POINT AND SHOOT ZOOMS
Canon’s Powershot SX50 HS boasts a 50x optical zoom but with a 10.5cm-deep body and $518 price tag, it won’t suit all. The PowerShot SX510 HS, with a 30x zoom and 8cm-deep body, is a compromise ($283, digitalcamerawarehouse.com.au).
THE NEXT LEVEL
Want to graduate from a point-and-shoot to a digital SLR? Canon’s EOS 100D was touted as the world’s smallest and lightest DSLR on release this year. It features in-camera cropping and new modes for snapping kids, food and candlelight. ($650, teds.com.au).
Nikon this month releases what it says is the world’s first waterproof and shockproof digital camera with interchangeable lenses. The rugged Nikon 1 AW1 can travel 15 metres under water, fall up to two metres and cope with temps to minus-10 degrees. ($1277, dstore.com.au).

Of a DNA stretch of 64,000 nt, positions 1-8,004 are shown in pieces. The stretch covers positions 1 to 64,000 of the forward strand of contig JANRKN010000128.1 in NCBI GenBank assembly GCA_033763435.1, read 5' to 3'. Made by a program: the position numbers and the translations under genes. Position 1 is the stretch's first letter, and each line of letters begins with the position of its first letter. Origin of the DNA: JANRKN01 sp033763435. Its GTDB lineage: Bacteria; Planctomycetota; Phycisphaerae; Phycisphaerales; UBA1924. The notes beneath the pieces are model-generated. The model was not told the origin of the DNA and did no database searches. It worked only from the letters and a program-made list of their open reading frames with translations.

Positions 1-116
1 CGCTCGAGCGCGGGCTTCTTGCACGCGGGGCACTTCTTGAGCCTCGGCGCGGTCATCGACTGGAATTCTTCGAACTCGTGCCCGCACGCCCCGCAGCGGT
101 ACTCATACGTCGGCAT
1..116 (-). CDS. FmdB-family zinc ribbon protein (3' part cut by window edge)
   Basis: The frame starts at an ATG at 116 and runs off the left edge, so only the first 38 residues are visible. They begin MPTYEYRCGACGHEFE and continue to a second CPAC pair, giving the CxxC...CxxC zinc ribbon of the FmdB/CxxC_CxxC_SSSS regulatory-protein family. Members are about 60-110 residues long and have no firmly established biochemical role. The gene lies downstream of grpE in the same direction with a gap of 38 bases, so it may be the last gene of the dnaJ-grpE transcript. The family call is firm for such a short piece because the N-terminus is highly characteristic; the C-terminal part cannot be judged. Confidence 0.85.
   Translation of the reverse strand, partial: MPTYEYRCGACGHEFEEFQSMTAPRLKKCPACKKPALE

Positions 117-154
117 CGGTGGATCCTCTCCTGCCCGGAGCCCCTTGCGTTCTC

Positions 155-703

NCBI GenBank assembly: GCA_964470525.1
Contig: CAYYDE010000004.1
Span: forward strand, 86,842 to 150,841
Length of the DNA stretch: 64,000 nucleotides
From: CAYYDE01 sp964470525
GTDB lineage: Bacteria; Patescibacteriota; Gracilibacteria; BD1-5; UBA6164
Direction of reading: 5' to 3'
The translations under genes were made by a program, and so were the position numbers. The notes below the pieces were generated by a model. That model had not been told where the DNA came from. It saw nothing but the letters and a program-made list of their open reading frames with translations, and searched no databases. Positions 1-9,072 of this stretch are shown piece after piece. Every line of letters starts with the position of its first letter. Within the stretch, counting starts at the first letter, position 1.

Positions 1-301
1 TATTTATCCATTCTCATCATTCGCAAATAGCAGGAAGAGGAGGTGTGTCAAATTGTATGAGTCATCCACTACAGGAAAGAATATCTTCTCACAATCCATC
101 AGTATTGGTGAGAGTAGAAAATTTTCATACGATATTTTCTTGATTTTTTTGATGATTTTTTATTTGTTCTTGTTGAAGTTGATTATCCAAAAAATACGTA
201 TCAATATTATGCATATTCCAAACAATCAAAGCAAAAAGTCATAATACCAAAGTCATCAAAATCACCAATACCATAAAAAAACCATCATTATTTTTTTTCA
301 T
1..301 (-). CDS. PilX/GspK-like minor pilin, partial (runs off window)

After a surf odyssey through Australia and Indonesia, Californian Nick Woodman wanted to create a hardy wrist camera to capture his ocean antics. Since selling his first GoPro nine years ago, Woodman’s become a billionaire – his is now one of the hottest action cameras around. Thanks to GoPro, YouTube is full of cinema-grade heroics from adrenalin junkies. Sony’s jumped in with its Action Cam but the GoPro Hero 3 Black Edition ($414, digitalcamerawarehouse.com.au) is still on most wish lists.
BAGS AND STRAPS
Crumpler, the Aussie company that started with sturdy bags for bike messengers, sells quirkily named camera straps, pouches, bags and backpacks. A versatile, all-round camera bag is the medium-size, military-styled Kashgar Outpost ($135) – big enough to stash a basic set of gear and keep it dry. The Convenient Disgrace ($45) neck strap is padded with oversize cushioning. crumpler.com/au.